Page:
Looking for the Constitution in Rand Paul's proposed felon voter law

Last month, Senator Rand Paul of Kentucky proposed a federal law that would guarantee the right of ex-felons to vote in federal elections. The text of the bill, S.B. 2550, has just been released.

It's just missing one small things: a constitutional basis for the federal government to enact such a law.

A few months ago, a group of senators, led by Senator Ben Cardin, introduced S.B. 2235, the Democracy Restoration Act, that would do a similar thing.

But what, exactly, is the constitutional basis for Congress extending the right to vote to ex-felons in federal elections?

It isn't, as Section 2(2) of Mr. Cardin's bill says, the Times, Places and Manner Clause, which Arizona v. Inter Tribal Council expressly notes precludes federal authority over voter qualifications (and, indeed, apparently killed Oregon v. Mitchell in the process regarding federal power over voter qualifications in federal elections).

Section 2(3) of Mr. Cardin's bill cites "[b]asic constitutional principles of fairness and equal protection," which is not exactly a basis for legislative authority. The third sentence of the section cites the 13th, 14th, 15th, 24th, and 26th amendments empowering "Congress to enact measures to protect the right to vote in Federal [ed: this power also extends to state] elections," which is true, but does not necessarily (except, see below) empower Congress to enforce qualifications regarding felon status. And the third sentence of the section cites the 8th Amendment's ban on cruel and unusual punishments, which is certainly correct, but, alas, does not empower of Congress.

Section 2(4)(C) or Mr. Cardin's bill notes that felon disenfranchisement law "disproportionately impact racial and ethnic minorities," (see also Section 2(10)-(11)), which is certainly the case--the harder question, under existing Supreme Court jurisprudence, is whether a racially disparate impact is a sufficient basis for the exercise of congressional power to expand voter qualifications under the Reconstruction Amendments--which, I think, is a great question, and would likely fracture the majority that wrote the statements in Inter Tribal regarding the congressional power over voter qualifications.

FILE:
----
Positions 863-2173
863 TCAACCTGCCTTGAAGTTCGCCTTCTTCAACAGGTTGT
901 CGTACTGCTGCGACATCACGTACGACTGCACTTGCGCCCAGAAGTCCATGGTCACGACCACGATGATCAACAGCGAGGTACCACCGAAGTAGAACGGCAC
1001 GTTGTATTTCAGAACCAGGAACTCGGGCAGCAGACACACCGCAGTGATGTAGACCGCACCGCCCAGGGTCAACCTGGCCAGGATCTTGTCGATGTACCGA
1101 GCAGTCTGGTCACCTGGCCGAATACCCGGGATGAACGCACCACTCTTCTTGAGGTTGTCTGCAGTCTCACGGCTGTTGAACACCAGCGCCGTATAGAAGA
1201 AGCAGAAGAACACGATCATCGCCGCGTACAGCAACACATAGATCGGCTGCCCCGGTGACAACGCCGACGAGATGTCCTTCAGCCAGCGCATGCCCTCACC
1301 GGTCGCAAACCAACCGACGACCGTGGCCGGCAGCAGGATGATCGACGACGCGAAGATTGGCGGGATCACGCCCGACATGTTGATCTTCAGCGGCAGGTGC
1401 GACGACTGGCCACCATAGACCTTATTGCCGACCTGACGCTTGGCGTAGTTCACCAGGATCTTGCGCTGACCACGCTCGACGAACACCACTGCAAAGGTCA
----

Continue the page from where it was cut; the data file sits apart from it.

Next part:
So that's, I think, the best possible constitutional hook for Mr. Cardin's bill.

Mr. Cardin's bill would enfranchise all ex-felons, violent, non-violent, and those who convicted of an election-related felony.

Mr. Paul's bill does something different.

First, Mr. Paul's bill extends only to "non-violent" ex-felons, "non-violent" meaning crimes that defined as crimes of violence under 18 U.S.C. ยง 16 and analogous state laws.

Second, Mr. Paul's bill excludes felons serving a term in prison from the scope of his bill, and those serving a term of probation if it's less than one year (or the first year of a longer probation term). Mr. Cardin's bill extends to enfranchise those who are serving a term of probation.

Third, Mr. Paul's bill includes no mention of a constitutional basis for enacting this law.

Given Mr. Paul's abiding concern over the scope of federal authority in other areas, I found the complete lack of any constitutional hook as a slight surprise.

Perhaps Mr. Paul would rely on similar constitutional bases as Mr. Cardin, but he would run into some of the same problems. At best--in my own understanding of the Constitution's authority granted to the federal government--he might be able to argue that the disparate impact of felon voting laws on racial minorities would authorize Congress to enact this law, pursuant to its power under the Reconstruction Amendments.

But that constitutional claim is not made explicitly. And we are left merely to guess.

Portions of this post originally appeared in emails sent to the Election Law listserv.